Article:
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The Dark Side of Letting Insurance Payers Dictate Hepatitis C Treatment

Here's what it comes down to for me: How many people have to die or be injured before medical decisions will be returned to licensed medical providers? When are we going to let doctors write the prescriptions rather than insurance payers?
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Imagine that you have a disease and you have two choices of treatment. Both treatments are highly effective at treating your condition. Medication A has mild side effects. Medication B has lots of side effects including, fatigue, nausea, itching, insomnia, and weakness. Pretty much everyone who takes medication B has side effects. Medication A is a pill a day; medication B uses two pills in the morning and one at night, and sometimes additional pills are prescribed that must be taken twice daily. Medication B has the potential to interact with more drugs than medication A does. Which would you pick? I assume you'd pick medication A.

Your doctor would likely recommend medication A. Drug regimens with many side effects means that you are more likely to need assistance from your health care team, perhaps needing additional laboratory tests to monitor your safety. If your doctor has more patients on medication B, then your doctor's schedule will use appointment slots for side effect management, rather than for seeing other patients who also need to be treated.

So, it seems like medication A is the obvious choice. Unfortunately, for many people with hepatitis C, it isn't. In this case, medication A represents Gilead Sciences' Harvoni; medication B represents AbbVie's Viekira Pak or Technivie. Harvoni is not covered under all insurance plans, such as those using Express Scripts. In short, your doctor may want to treat you with Harvoni, but your insurance may not carry it on its drug formulary. Your hep C treatment may be limited to medication B.

To make matters worse, the FDA announced on October 22 that at least 26 people had serious liver injuries from Viekira Pak or Technivie, including at least 10 cases ending in liver transplantation or death due to liver failure. Contrast this to Harvoni, which so far carries only one serious risk, a severe slowing of the heart rate (bradycardia) in patients taking the drug, amiodarone.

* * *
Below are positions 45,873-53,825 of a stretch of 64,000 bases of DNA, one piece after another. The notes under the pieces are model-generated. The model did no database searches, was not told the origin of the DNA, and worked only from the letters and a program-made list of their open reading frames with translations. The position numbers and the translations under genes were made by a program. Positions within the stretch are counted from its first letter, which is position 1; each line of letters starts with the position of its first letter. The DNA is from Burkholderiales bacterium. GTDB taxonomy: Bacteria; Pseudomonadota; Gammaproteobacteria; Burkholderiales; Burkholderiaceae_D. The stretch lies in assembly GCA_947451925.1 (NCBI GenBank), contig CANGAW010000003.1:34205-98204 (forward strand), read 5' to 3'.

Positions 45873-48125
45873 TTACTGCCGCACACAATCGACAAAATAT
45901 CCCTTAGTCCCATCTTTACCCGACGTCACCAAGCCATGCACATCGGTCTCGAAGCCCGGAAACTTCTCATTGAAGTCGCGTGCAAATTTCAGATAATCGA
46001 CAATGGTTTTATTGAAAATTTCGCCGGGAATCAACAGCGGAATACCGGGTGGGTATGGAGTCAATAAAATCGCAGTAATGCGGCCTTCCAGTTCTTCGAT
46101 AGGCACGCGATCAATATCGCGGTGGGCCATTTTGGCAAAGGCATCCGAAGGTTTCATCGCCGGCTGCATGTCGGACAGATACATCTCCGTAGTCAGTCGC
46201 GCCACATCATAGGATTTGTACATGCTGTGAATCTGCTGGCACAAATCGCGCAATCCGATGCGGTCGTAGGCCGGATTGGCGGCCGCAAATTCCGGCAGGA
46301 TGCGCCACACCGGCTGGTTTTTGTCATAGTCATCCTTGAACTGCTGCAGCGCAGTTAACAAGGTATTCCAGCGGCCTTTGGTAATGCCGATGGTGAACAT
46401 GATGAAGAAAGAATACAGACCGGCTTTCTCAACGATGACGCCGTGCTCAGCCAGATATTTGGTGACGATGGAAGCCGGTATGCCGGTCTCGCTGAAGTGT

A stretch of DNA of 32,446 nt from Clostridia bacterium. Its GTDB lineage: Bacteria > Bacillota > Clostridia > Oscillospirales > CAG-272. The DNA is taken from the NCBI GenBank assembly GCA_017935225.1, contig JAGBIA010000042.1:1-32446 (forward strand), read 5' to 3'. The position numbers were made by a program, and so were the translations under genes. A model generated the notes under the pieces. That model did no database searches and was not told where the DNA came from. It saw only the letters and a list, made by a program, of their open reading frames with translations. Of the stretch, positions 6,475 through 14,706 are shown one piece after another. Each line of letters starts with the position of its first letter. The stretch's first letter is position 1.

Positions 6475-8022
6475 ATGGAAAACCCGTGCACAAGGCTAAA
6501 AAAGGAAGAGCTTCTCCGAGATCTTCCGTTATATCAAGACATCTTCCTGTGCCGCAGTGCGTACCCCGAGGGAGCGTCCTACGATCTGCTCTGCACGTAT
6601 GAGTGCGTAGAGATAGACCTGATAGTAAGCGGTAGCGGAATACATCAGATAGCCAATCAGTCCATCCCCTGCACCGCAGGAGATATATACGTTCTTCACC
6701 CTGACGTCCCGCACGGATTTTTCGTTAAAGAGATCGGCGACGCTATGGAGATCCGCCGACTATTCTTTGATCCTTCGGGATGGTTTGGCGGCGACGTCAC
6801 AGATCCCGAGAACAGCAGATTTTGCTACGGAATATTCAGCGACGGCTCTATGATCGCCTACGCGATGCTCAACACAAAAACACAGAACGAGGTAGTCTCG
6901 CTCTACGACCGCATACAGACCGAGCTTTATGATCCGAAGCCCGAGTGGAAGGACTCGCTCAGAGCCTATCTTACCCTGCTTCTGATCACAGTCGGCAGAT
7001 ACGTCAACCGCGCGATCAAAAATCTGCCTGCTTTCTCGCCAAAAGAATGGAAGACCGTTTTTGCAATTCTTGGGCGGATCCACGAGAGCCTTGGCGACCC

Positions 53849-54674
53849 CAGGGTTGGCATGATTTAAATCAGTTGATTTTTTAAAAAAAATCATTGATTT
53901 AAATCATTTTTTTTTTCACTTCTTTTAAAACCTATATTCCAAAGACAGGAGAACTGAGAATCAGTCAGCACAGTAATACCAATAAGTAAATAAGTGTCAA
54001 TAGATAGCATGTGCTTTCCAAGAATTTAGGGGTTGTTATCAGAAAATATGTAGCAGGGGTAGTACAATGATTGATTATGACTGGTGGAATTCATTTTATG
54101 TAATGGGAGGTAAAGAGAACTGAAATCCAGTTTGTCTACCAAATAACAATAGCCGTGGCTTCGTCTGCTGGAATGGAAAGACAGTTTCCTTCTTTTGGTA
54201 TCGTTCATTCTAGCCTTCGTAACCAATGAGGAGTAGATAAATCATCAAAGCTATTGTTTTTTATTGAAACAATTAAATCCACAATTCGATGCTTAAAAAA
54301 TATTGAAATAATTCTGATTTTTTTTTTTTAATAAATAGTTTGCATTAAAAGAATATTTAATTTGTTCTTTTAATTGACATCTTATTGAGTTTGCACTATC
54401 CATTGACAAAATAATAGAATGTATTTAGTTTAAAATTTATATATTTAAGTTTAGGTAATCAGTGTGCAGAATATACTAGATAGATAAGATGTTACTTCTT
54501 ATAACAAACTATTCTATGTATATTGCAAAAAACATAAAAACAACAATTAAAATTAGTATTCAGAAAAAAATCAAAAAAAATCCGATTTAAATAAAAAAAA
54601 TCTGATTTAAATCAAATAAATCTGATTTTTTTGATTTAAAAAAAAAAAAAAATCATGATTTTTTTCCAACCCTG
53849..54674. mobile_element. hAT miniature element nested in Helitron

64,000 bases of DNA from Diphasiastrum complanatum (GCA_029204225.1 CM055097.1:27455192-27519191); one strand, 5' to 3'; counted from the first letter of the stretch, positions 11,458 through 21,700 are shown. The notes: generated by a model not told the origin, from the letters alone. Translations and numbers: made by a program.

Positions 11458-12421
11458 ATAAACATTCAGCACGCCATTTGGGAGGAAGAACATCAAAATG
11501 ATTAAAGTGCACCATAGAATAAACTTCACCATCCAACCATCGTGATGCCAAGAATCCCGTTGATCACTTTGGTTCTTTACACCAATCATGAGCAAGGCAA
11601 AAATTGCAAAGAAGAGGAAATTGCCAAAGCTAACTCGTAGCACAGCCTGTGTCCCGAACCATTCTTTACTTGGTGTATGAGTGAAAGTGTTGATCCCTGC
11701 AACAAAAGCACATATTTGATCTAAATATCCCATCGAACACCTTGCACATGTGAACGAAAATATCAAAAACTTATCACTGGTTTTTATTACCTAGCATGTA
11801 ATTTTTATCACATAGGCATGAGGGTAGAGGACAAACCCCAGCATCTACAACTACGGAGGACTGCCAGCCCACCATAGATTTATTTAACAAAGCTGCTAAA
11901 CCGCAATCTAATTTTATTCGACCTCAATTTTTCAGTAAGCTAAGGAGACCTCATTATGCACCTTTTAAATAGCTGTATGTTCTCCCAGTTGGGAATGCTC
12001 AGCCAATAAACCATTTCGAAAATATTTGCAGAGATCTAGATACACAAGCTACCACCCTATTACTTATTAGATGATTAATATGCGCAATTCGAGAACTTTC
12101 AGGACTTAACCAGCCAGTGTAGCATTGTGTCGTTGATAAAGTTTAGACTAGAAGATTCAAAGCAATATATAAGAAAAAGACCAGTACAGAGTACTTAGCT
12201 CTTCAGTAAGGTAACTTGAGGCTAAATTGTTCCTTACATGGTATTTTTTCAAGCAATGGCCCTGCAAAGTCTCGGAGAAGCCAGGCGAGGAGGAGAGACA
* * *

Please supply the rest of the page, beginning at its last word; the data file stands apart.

Given these dramatic differences, how can Express Scripts and other payers deny coverage for Harvoni but include coverage for Viekira Pak or Technivie? It's simply and appallingly about money. The wholesale acquisition cost (WAC) for a 12-week treatment using Harvoni is $94,500. Twelve weeks of Viekira Pak costs roughly $83,300. For patients needing ribavirin, a drug often added to Viekira Pak, the cost would increase by as much as $850. The side effects would also increase, often rather substantially.

For the record, insurance companies don't pay the full drug price. Express Scripts cut a deal with AbbVie, the manufacturer of Viekira Pak and Technivie, and likely pays less than the WAC. However, even if we used the WAC, Viekira Pak costs $10,000 less than 12 weeks of Harvoni. Number crunchers are going to like that, and aren't going to be thinking about the side effects, the drug interactions or the complicated pill regimen.

Unfortunately, now accounting departments have to think about the FDA warnings, of the 26 people who were seriously injured while taking Viekira Pak or Technivie, 10 of whom are now dead or living with a transplanted liver. When thinking about this versus the cost of hepatitis C treatment, one wonders what the wholesale acquisition cost of a human life is.

Stated like this, the choice seems so simple, but there is a further complication. Express Scripts' decision to carry AbbVie's hepatitis C drugs had an upside. Express Scripts stepped up to the plate and agreed to treat patients who had early stages of liver disease, patients who might not otherwise get treated by insurance plans restricted to Harvoni. So, my scenario using medication A versus medication B was a bit simplistic. For hep C patients with minor liver damage, the choice often is medication B versus no treatment. This makes Viekira Pak and Technivie look much more appealing, at least until you think about those 26 serious injuries.

Here's what it comes down to for me: How many people have to die or be injured before medical decisions will be returned to licensed medical providers? When are we going to let doctors write the prescriptions rather than insurance payers? When are we going to stop this nonsense?